In an era replete with fake news stories, you might expect video evidence to provide a clearer picture of the truth.
You'd be wrong, said Google engineer Supasorn Suwajanakorn, who has developed a tool that, fed with the right input, can create a realistic fake video that mimics the way a person talks by observing footage of his mouth and teeth to create the perfect lip-sync.
Like any technology, it has great potential for both good and mischief.
Suwajanakorn is therefore also working with the AI Foundation on a Reality Defender app that will run automatically in web browsers to spot and flag fake pictures or videos.
"I let a computer watch 14 hours of pure Obama video, and synthesized him talking," Suwajanakorn said.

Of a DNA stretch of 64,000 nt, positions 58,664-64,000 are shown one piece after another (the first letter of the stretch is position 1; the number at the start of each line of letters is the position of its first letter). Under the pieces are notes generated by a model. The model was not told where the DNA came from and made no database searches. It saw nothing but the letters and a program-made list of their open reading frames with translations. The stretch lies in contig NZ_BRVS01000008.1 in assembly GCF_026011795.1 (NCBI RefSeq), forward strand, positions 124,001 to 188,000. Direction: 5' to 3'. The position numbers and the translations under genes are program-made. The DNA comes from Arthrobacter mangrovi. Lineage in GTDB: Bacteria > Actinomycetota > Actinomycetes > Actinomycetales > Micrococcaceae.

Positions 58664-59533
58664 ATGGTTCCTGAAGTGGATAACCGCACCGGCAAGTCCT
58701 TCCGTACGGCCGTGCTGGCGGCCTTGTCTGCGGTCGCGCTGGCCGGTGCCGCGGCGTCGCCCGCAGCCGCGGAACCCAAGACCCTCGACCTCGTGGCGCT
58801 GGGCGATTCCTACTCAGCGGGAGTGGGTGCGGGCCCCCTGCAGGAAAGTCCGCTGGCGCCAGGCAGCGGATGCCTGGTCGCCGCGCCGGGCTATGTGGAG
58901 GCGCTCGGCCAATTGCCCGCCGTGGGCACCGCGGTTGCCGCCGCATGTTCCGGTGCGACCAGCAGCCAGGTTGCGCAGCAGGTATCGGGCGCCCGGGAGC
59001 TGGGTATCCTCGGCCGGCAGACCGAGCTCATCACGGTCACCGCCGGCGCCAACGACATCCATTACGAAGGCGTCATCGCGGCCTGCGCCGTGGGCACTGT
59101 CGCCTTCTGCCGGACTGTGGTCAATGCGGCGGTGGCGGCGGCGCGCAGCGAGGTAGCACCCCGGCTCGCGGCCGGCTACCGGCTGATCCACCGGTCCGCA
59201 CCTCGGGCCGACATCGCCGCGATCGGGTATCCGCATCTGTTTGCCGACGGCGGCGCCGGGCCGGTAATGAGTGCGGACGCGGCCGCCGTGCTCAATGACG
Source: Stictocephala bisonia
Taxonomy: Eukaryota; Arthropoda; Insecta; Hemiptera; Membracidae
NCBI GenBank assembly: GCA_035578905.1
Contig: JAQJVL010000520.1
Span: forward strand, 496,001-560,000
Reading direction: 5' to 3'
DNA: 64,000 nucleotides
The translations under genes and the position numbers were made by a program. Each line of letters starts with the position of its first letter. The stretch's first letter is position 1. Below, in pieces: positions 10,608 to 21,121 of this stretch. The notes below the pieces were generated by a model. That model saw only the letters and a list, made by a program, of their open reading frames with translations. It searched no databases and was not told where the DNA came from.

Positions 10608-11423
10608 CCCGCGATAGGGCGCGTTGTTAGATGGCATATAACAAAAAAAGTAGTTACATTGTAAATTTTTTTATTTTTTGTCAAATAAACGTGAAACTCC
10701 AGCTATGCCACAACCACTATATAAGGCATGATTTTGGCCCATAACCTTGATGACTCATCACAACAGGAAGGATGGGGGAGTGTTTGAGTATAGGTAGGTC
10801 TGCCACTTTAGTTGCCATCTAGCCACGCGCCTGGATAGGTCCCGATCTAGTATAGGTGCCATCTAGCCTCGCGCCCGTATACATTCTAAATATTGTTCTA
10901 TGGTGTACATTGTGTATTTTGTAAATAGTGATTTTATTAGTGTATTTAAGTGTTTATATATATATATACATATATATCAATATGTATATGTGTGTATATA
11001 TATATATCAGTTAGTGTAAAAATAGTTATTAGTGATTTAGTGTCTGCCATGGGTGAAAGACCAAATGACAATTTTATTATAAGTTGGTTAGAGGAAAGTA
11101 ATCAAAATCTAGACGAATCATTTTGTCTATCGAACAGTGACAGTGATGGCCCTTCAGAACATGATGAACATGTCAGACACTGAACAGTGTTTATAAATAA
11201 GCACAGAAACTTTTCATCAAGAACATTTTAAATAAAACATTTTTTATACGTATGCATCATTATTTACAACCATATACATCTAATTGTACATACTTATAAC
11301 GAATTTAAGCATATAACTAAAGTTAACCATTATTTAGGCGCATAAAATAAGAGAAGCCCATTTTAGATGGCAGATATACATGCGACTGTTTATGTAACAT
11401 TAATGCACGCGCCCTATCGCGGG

Such technology could be used to create virtual versions of those who have died: grandparents could be asked for advice; actors returned to the screen; great teachers give lessons, or authors read their works aloud.
But he worries, for example, that war could be triggered by a bogus video of a world leader announcing a nuclear strike.So Reality Defender will scan for manipulated pictures or video and allow users to raise an alarm.